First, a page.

Rheumatoid arthritis, a chronic inflammatory disease of the diarthrodial joints, appears to be exacerbated by mast cells. In collagen-induced arthritis, mast cells accumulate in the swollen paws of mice and are subject to degranulation as disease progresses (62). Mast cells also are implicated in a model of spontaneous disease observed in K/BxN mice (63). Like the human disease, the symptoms appear to be initiated by T cells, but B cells also are required. IgG antibodies to a ubiquitous cytoplasmic enzyme, glucose-6-phospate isomerase, are able to transfer disease in a strain-independent fashion (6469). These antibodies aggregate as immune complexes with the enzyme at the articular cavity. One of the first events is the degranulation of local mast cells in the joint. In humans, mast cells accumulate in the synovial tissue and fluids of affected joints (70).

Many other examples of the connection between mast cells and autoimmu-nity exist. Mast cell infiltrates are prevalent in the salivary glands of patients with Sjogren's syndrome, an inflammatory disorder of the tear ducts and salivary glands (71). Bullous pemphigoid, a blistering skin disease, is characterized by degranulated mast cells in the blisters and high concentrations of mast cell-derived chemoattractants in blister fluids (72-75). Mast cell involvement is also suspected in experimental vasculitis and thyroid eye disease (76,77). Because mast cells are located within the pancreatic ducts and implicated in other inflammatory conditions of the pancreas (78-82), there exists a likely role for mast cells in the islet cell destruction associated with type I diabetes. In vivo proof of a role for mast cells has been shown for EAE, serum-induced rheumatoid arthritis, and bullous pemphigoid using mast cell-deficient mice (63,83,84). Although this proof does not definitely prove mast cells alter the course of the human disease counterparts, the features of mast cells, including their widespread distribution, their ability to migrate during an immune response, and the nature of the mediators they produce, make it likely that they do make an important contribution.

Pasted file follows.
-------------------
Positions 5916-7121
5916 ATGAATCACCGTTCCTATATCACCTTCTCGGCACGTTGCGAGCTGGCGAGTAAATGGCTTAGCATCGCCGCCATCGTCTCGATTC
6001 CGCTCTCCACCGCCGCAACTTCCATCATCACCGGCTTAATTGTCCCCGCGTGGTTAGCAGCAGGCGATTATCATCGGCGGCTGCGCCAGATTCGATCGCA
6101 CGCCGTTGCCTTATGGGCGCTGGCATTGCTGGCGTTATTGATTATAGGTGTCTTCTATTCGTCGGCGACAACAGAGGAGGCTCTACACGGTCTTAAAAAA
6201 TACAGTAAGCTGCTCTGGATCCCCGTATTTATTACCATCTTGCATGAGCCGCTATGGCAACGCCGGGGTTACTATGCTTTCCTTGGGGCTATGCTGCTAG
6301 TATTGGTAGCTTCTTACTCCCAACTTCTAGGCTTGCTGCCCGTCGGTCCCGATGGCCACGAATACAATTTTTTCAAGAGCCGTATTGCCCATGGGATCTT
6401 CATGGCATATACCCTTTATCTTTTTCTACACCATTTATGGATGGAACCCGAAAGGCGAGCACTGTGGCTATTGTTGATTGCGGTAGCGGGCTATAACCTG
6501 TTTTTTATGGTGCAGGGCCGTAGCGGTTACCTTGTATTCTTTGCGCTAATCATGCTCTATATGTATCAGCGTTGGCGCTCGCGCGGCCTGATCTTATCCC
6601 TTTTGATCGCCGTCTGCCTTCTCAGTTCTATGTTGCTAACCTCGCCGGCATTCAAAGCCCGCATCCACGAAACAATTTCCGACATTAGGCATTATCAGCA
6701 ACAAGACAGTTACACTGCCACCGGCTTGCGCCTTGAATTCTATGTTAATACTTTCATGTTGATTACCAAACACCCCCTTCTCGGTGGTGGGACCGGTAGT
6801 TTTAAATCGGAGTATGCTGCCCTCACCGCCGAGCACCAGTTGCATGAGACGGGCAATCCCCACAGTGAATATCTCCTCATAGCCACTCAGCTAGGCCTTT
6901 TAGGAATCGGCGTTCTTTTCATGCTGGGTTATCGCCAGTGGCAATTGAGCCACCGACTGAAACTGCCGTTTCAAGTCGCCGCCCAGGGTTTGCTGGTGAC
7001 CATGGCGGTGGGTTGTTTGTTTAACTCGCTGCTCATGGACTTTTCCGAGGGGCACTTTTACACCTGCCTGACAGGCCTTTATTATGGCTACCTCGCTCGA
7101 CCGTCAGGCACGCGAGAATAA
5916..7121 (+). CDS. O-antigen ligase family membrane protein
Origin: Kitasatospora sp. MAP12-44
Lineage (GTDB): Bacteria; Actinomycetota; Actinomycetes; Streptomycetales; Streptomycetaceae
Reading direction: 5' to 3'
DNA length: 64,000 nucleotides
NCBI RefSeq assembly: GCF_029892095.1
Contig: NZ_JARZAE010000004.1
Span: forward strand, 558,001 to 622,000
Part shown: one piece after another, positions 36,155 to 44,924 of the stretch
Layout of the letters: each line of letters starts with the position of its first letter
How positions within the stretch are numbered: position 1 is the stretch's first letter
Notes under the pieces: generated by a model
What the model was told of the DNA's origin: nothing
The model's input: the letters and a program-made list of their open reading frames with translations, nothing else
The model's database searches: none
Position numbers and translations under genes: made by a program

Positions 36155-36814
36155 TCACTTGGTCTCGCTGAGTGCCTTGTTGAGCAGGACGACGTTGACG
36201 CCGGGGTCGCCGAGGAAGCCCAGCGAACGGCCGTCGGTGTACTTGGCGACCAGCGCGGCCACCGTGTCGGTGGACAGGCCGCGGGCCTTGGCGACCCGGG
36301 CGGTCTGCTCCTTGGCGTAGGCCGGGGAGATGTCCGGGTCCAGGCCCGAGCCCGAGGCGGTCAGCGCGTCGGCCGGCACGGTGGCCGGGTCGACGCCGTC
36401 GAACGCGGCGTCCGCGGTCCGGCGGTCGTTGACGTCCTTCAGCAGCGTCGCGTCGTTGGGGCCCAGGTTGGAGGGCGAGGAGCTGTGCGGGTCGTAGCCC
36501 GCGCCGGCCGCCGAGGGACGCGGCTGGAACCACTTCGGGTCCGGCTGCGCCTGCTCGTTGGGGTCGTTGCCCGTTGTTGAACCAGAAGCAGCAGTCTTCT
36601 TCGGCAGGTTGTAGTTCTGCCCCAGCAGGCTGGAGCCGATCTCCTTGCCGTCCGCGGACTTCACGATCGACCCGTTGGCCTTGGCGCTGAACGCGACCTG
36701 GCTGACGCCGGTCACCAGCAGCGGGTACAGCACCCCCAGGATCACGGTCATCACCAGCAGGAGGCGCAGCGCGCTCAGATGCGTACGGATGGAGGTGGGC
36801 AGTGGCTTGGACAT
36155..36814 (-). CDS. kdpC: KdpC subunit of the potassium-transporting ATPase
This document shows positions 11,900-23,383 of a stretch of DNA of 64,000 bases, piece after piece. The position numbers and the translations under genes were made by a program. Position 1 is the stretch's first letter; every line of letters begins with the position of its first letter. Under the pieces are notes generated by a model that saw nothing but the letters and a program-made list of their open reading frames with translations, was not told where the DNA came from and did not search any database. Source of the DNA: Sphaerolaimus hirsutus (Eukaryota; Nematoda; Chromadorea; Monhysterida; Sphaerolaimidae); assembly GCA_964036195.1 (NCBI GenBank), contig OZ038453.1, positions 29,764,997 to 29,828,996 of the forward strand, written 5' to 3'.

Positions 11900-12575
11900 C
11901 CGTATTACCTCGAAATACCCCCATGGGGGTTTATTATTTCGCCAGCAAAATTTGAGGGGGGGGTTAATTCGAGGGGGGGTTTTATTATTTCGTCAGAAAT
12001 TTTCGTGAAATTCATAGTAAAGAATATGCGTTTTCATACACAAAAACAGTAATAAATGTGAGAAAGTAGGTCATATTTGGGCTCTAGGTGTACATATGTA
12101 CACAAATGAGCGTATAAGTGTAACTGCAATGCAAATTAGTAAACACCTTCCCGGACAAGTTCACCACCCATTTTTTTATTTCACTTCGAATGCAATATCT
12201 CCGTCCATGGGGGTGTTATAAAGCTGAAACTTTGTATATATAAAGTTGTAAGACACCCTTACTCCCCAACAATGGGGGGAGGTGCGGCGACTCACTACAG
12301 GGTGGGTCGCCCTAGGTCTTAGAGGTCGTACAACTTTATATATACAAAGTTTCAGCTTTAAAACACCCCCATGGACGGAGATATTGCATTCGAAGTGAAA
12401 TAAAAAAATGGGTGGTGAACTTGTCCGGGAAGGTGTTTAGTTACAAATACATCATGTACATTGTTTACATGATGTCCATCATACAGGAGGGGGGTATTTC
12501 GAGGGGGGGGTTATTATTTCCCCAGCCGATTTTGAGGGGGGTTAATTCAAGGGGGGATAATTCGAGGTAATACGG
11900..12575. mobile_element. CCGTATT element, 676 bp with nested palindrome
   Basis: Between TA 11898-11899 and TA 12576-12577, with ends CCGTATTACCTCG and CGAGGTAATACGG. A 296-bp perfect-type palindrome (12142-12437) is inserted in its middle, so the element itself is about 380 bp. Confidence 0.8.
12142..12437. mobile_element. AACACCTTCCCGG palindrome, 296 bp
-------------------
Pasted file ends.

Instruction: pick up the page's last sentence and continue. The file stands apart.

It is likely that the details of mast cell activation and their mode of action are somewhat different in these various disease syndromes. Mast cells may be activated relatively late in the inflammatory process by the self-reactive antibodies